Academic journal article History of Economics Review

A New English Translation of Cantillon: Modern Improvement or Anachronistic Rendition into North American English?

Academic journal article History of Economics Review

A New English Translation of Cantillon: Modern Improvement or Anachronistic Rendition into North American English?

Article excerpt

Mark Thornton (ed.). An Essay on Economic Theory, an English translation of Richard Cantillon's Essai sur la Nature du Commerce en General, translated by Chantal Saucier. Auburn, Alabama: Ludwig von Mises Institute (published under the Creative Commons Attribution License 3.0). 2010. Pp. 51. ISBN: 978-1-610-16001-8. US$14.00.

A new English translation of Cantillon's Essai sur la Nature du Commerce en General (1755) is justified on the following grounds by its creators--Chantal Saucier as the translator and Mark Thornton as the editor--in their introduction to the work. First, the complexity of Cantillon's economics in their view requires a clearer and more modern text than the earlier 1931 translation by Henry Higgs. Secondly, they object to Higgs's attempt at a 'faithful rendition' of the French text into mid-eighteenth century English language based in particular on the style and vocabulary of Malachy Postlethwayt's major economic works. The precise extent to which Higgs used Postlethwayt's work in preparing his translation of Cantillon is not known, but this issue should not have been ignored by the editor in his introduction, particularly when his considerable knowledge of the Cantillon--Postlethwayt connection was displayed in his earlier paper on Hume and Cantillon (see Thornton 2007b, p. 471, n. 17).

The translation 'tradeoff' for the new translator and editor is, therefore, different. They prefer 'beauty' of translation to faithfulness; and accessibility for the modern reader by using twenty-first century terminology to the scholarly approach of capturing in the translation the flavour of the time of the original text. They also claim that Higgs's translation can only be 'roughly understood' and that his use of eighteenth-century phrases, such as 'stewards and bailiffs' (in Higgs 1931, p. 5; new translation, p. 24) would transport the contemporary American reader to thinking of 'airplanes and the courtroom' (p. 16). Editing, they explain, has resulted in shorter sentences and shorter paragraphs as well as the introduction of 154 footnotes to 'describe the people, places, events, weights, measures and currency values that Cantillon used, and rationales for departing from the Higgs translation'. This listing fails to mention their footnotes inserted to link Cantillon's views to those of later economists, such as, in particular, the concept of the 'invisible hand' of Adam Smith, and the many alleged anticipations in Cantillon's economics of theories and concepts of Austrian economics. These were earlier asserted by Thornton in some of his articles on Cantillon (Thornton 2006; 2007a; 2007c), with respect to 'opportunity cost', 'business cycles' and the importance of free markets for good economic outcomes. Before criticising these changes in editorial and translation style in some detail, a glance at the credentials for their respective tasks as the new Cantillon editor and translator seems to be in order. However, it should be stressed at the outset that I do not regard the Higgs edition of Cantillon as perfect; while I would also support a new scholarly edition of Cantillon's text, if only to incorporate the many fruits of recent Cantillon research, and to improve on the various oddities in the Higgs translation. However, such a new edition would have to be prepared using generally accepted scholarly standards.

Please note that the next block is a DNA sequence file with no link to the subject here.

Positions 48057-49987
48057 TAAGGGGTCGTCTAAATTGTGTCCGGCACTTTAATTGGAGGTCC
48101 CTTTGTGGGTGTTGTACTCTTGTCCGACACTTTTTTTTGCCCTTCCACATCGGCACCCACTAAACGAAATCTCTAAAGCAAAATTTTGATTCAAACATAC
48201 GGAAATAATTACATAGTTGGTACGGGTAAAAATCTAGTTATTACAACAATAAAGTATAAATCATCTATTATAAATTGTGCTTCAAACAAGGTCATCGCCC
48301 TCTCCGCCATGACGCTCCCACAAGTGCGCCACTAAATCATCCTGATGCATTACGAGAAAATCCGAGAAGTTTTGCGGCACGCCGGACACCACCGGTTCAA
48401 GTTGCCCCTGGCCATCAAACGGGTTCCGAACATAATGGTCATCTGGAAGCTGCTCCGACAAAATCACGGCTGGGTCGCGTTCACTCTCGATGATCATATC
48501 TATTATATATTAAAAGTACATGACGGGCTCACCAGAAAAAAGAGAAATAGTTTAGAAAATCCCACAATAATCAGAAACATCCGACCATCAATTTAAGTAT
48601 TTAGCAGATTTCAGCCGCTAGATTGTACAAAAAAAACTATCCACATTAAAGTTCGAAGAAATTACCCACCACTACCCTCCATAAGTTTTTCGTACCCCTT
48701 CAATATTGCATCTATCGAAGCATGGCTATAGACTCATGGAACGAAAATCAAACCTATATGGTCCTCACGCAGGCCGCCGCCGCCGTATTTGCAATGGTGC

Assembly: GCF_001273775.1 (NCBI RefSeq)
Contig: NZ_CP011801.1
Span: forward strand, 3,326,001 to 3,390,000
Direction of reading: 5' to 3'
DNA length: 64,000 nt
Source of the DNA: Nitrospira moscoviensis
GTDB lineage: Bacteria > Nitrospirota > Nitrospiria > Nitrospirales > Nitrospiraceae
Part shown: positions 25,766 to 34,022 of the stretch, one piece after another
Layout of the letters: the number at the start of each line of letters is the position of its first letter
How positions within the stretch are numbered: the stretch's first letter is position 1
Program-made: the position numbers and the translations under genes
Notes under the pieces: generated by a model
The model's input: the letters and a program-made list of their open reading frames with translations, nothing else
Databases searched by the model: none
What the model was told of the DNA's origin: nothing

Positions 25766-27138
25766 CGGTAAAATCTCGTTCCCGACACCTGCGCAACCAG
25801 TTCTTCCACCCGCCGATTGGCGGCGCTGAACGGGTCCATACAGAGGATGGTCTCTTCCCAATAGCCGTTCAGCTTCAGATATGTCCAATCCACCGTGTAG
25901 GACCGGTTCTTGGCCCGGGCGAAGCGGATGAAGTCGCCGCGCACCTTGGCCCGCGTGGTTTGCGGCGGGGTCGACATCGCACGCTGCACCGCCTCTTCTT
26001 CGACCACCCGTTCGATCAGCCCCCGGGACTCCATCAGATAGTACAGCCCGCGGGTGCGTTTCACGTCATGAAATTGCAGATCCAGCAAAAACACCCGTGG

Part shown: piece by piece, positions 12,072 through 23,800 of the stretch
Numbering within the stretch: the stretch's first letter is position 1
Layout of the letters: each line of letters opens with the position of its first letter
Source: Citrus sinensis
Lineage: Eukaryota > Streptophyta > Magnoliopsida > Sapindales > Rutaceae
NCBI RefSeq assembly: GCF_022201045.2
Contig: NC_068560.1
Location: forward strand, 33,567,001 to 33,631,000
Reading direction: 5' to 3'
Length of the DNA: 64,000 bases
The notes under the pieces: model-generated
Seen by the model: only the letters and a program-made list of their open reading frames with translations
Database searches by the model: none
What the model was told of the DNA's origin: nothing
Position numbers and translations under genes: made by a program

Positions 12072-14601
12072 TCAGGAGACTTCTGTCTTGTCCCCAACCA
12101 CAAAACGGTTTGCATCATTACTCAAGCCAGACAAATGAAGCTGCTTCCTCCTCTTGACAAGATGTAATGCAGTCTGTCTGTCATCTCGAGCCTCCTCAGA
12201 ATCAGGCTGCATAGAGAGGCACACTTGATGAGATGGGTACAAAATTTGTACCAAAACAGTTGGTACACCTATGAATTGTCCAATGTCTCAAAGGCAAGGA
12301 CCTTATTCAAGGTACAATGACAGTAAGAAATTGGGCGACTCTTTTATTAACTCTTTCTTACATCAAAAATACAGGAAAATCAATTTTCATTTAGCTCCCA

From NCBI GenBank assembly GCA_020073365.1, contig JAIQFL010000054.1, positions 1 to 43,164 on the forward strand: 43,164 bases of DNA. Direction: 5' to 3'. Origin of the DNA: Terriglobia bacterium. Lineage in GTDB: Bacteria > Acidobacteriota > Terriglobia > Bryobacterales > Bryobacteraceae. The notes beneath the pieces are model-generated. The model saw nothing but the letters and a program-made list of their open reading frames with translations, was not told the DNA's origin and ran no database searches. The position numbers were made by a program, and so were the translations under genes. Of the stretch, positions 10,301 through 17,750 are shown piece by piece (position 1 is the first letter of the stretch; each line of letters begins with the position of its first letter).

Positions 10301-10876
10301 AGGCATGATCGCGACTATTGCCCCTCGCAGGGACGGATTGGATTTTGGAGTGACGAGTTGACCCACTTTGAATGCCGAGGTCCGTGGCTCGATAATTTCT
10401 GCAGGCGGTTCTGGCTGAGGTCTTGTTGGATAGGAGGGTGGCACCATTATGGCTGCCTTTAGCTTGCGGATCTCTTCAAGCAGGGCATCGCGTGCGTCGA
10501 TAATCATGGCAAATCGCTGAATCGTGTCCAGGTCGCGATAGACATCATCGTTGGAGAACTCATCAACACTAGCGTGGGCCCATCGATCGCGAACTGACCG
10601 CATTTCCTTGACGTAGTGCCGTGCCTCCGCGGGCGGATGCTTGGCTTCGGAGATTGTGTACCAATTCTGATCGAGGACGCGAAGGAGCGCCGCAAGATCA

What are the relevant credentials of the persons involved in preparing this new translation of Cantillon's text, and of pontificating in this context on the 'art' of scholarly translation of eighteenth-century economic texts? As already implied when mentioning the editor's articles on Cantillon and his work, Thornton can be viewed as a practised historian of economic thought, narrowly specialising on the work of Cantillon. To reiterate, Thomton has four articles on Cantillon to his credit, all published in 2006 and 2007. The first of these appeared in the Quarterly Journal of Austrian Economics (Thornton 2006), two appeared in History of Political Economy (Thornton 2007a; 2007b), and one in the Journal of the History of Economic Thought (Thornton 2007c), dealing respectively with Cantillon on business cycles, Cantillon on opportunity cost, Cantillon and Hume on antimercantilism, and Cantillon as a 'mercantilist'. …

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